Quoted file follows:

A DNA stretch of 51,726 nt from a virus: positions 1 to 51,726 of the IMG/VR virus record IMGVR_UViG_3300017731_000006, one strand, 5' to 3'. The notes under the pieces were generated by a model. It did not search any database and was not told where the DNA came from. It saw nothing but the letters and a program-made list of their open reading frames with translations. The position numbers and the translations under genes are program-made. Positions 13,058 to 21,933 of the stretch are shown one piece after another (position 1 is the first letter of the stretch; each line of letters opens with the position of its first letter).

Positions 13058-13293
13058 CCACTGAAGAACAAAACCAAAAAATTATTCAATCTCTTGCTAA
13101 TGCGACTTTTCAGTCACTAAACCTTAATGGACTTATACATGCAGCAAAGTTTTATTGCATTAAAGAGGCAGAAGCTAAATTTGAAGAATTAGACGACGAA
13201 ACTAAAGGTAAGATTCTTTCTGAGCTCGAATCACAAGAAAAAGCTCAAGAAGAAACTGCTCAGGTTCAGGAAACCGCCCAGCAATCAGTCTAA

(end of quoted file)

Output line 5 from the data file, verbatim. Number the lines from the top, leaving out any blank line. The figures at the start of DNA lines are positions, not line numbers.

13201 ACTAAAGGTAAGATTCTTTCTGAGCTCGAATCACAAGAAAAAGCTCAAGAAGAAACTGCTCAGGTTCAGGAAACCGCCCAGCAATCAGTCTAA